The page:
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Review – Taken 3


Starring Liam Neeson, Forest Whitaker, Maggie Grace, Dougray Scott and Famke Janssen. Written by Luc Besson and Robert Mark Kamen. Directed by Olivier Megaton. Rated PG-13 for intense sequences of violence and action, and for brief strong language. 93 mins.

taken-3-movie-poster-01-1080x1600It’s hard to believe it was only six short years ago that Liam Neeson–the venerable over-sized veteran of prestige pictures and all-purpose blockbuster mentor-figure who always died early as part of the hero’s journey–made himself over as a scrappy, AARP-aged action star.

Nobody ever mistook the first “Taken” for anything but junk, mind you. It was a broadly xenophobic Daddy Knows Best fantasy in which an over-protective divorced father barnstorms his way across Europe, busting heads to protect and preserve his daughter’s virginity. But it was also a helluva a lotta fun, and the biggest kick was watching Oscar-nominee Neeson bring his natural gravitas to a glorified Van Damme role.

Despite the off-brand, low-rent trappings of writer-producer Luc Besson’s EuropaCorp factory, Neeson never acted like he was slumming. Here was Oskar Schindler, Michael Collins and Ethan Frome himself–the guy described in Woody Allen’s “Husbands And Wives” as reading Yeats poems and weeping–suddenly kicking mass quantities of ass in a trashy movie that plays way better on cable when you’re half-in-the-bag.

But Neeson didn’t condescend to the role. It was like watching Daniel Day-Lewis give his all to “Under Siege 3.”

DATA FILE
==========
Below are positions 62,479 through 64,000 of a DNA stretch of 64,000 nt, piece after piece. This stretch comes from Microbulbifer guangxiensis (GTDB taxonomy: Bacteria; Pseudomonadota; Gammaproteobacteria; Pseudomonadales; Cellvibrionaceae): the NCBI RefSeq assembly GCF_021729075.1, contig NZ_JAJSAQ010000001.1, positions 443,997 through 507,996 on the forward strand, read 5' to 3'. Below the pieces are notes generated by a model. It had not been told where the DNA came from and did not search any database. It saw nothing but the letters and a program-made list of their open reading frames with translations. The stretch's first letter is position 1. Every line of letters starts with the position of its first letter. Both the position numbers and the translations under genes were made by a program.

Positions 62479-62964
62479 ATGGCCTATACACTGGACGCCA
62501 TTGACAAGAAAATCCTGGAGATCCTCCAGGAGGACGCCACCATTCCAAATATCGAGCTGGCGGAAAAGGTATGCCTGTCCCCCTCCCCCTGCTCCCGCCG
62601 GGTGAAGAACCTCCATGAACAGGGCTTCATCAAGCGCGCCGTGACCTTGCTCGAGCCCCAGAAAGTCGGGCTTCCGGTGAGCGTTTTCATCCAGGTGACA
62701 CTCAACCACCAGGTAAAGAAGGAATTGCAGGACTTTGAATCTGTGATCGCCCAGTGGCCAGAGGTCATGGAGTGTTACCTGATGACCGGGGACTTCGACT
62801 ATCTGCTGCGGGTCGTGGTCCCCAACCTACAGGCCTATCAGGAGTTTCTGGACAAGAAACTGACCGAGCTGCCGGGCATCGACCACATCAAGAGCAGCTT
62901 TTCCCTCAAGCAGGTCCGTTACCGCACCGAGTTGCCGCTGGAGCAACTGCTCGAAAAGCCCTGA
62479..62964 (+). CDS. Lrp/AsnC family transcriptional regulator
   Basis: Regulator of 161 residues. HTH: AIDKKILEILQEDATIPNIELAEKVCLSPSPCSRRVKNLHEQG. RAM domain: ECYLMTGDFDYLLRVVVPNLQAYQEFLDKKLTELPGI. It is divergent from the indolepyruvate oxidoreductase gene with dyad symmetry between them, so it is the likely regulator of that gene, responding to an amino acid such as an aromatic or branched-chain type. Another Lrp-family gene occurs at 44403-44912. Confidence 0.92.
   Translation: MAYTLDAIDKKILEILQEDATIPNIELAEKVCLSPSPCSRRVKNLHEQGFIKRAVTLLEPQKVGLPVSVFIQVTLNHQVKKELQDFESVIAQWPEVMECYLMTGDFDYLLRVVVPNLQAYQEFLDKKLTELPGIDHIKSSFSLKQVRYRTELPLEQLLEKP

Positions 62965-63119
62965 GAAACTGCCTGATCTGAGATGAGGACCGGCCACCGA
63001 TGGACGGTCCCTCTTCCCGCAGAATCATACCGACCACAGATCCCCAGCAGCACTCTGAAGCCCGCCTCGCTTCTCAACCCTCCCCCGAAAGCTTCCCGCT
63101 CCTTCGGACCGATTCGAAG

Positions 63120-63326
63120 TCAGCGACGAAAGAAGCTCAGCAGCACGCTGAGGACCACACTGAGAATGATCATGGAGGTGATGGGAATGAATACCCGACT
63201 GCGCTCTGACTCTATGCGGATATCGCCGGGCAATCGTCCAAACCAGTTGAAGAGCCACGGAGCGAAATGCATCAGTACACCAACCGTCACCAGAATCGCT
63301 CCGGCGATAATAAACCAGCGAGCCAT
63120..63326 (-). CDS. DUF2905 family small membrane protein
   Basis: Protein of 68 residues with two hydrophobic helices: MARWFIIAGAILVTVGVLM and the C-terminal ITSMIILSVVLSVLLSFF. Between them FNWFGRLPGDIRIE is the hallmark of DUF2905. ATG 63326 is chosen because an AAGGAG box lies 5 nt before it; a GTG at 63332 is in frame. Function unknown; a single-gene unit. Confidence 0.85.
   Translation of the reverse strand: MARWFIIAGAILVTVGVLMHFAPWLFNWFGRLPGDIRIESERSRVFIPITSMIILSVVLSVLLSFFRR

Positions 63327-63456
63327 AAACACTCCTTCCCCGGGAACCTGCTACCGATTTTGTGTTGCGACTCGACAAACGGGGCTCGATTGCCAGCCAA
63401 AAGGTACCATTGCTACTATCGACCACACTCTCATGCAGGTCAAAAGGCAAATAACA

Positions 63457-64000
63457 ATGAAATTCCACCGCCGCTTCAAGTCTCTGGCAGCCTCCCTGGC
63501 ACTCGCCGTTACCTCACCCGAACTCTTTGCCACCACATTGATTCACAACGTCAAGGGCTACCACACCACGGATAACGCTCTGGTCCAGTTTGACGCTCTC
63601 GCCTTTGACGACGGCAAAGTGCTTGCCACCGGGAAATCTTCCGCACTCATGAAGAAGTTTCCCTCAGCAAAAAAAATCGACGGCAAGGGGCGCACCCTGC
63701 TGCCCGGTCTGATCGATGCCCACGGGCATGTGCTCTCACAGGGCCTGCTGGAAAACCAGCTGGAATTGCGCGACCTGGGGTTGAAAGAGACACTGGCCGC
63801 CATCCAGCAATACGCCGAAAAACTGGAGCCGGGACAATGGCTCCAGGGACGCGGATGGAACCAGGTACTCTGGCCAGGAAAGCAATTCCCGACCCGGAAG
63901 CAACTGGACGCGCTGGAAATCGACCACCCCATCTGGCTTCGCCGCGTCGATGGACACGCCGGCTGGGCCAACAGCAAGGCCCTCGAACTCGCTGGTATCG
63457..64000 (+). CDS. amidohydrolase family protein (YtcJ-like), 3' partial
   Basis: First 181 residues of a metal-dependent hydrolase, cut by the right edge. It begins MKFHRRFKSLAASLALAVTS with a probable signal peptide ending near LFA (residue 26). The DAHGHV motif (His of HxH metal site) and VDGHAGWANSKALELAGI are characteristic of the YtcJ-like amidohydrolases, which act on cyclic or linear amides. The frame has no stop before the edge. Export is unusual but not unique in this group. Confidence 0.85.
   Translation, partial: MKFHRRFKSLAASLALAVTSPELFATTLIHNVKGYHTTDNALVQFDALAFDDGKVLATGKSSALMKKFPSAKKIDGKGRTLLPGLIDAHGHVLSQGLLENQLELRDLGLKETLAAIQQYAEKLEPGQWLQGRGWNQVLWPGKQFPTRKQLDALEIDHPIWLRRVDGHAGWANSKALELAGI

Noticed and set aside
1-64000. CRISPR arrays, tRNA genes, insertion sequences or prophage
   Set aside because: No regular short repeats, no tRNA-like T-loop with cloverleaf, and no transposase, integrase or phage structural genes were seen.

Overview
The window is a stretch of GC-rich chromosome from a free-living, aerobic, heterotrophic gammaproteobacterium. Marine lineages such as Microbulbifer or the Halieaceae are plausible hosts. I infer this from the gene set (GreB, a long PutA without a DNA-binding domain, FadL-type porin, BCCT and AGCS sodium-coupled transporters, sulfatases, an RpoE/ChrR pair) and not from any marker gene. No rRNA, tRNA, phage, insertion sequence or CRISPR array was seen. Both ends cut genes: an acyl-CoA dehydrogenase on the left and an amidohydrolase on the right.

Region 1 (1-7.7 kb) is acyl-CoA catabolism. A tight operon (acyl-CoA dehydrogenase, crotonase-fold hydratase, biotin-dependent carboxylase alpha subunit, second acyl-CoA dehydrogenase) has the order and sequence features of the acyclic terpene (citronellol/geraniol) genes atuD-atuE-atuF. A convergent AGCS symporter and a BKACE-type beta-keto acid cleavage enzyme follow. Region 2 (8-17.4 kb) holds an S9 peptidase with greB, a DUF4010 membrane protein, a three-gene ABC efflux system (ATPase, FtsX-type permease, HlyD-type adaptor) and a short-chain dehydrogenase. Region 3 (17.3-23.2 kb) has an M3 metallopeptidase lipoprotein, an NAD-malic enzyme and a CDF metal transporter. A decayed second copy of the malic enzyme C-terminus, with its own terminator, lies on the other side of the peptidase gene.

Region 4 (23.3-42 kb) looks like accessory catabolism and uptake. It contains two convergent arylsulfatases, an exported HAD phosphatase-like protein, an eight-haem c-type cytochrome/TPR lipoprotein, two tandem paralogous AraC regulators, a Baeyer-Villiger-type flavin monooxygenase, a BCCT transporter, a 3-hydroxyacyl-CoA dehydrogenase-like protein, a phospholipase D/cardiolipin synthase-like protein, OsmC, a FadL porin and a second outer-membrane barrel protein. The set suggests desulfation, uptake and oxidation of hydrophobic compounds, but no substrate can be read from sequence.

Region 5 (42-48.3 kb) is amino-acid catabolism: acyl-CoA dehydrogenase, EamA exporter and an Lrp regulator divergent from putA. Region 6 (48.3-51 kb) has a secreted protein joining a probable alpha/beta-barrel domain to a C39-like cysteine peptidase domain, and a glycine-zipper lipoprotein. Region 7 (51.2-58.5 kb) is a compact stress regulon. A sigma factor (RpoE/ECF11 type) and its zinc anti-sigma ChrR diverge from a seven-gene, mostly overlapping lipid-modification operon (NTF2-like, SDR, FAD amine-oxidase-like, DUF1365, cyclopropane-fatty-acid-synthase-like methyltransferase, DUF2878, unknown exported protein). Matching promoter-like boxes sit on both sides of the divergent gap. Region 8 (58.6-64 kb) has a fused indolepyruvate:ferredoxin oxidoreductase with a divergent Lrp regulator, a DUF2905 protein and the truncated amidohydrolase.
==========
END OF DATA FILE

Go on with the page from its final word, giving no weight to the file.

Indeed, “Taken” was such a left-field box office bonanza that violent, modestly-budgeted Liam Neeson pictures almost immediately became a perennial cold-weather, off-season staple. In a vacuum of plausible action heroes, Liam Neeson almost single-handedly brought back the kind of movies you can go see with your Dad. Nobody’s wearing tights or capes and they’re the kind of pictures Clint Eastwood used to make back before he started winning Oscars. (Worth noting here that Neeson’s big break was as a heavy in the final “Dirty Harry” movie.)

But what’s becoming increasingly obvious is that this new Liam Neeson genre has long since outgrown the franchise that spawned it. “Taken 2” was a goof in the “Die Harder” vein, ramping up the absurdity to such cartoonish levels that I guess it was okay if you were as drunk as I was when I saw it. TAKEN 3 (or “TAK3N”) is just an abomination, one of the laziest, cheapest and all around lousiest cash-ins this side of Sandler’s Happy Madison productions. Everyone involved with this picture should be embarrassed, and boy do they look it.

So once again we have Neeson’s Bryan Mills, that doting single dad with “a certain set of skills” being a needy pest around his now college-aged daughter (Maggie Grace). Bryan’s formerly frosty ex-wife (Famke Janssen) suddenly wants to get back together, but he brushes off her amorous advances during a fit of temporary blindness or insanity or I-don’t-know-what. He tells her to hold off until she’s finished divorcing her sweaty, shitbag second husband (Dougray Scott) who I can’t remember being in either of the previous pictures but apparently now is some sort of bad-dude arms dealer.